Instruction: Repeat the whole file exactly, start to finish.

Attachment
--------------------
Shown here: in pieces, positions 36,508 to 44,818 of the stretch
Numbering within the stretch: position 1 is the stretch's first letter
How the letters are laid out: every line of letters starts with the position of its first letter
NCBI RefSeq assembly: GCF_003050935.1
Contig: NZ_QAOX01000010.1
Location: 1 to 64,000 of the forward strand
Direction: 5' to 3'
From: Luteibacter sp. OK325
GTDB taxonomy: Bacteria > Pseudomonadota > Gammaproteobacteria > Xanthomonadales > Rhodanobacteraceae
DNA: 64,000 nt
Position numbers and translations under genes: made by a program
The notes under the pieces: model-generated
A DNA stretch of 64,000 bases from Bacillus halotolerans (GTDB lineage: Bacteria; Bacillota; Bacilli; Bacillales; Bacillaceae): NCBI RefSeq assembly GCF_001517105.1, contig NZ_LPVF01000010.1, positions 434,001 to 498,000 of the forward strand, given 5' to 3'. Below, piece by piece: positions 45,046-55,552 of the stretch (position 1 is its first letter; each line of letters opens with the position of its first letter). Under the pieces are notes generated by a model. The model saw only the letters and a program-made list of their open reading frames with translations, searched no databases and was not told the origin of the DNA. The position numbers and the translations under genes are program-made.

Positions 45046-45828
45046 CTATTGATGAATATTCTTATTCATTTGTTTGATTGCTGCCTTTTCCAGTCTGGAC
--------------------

Shown here: in pieces, positions 36,508 to 44,818 of the stretch
Numbering within the stretch: position 1 is the stretch's first letter
How the letters are laid out: every line of letters starts with the position of its first letter
NCBI RefSeq assembly: GCF_003050935.1
Contig: NZ_QAOX01000010.1
Location: 1 to 64,000 of the forward strand
Direction: 5' to 3'
From: Luteibacter sp. OK325
GTDB taxonomy: Bacteria > Pseudomonadota > Gammaproteobacteria > Xanthomonadales > Rhodanobacteraceae
DNA: 64,000 nt
Position numbers and translations under genes: made by a program
The notes under the pieces: model-generated
A DNA stretch of 64,000 bases from Bacillus halotolerans (GTDB lineage: Bacteria; Bacillota; Bacilli; Bacillales; Bacillaceae): NCBI RefSeq assembly GCF_001517105.1, contig NZ_LPVF01000010.1, positions 434,001 to 498,000 of the forward strand, given 5' to 3'. Below, piece by piece: positions 45,046-55,552 of the stretch (position 1 is its first letter; each line of letters opens with the position of its first letter). Under the pieces are notes generated by a model. The model saw only the letters and a program-made list of their open reading frames with translations, searched no databases and was not told the origin of the DNA. The position numbers and the translations under genes are program-made.

Positions 45046-45828
45046 CTATTGATGAATATTCTTATTCATTTGTTTGATTGCTGCCTTTTCCAGTCTGGAC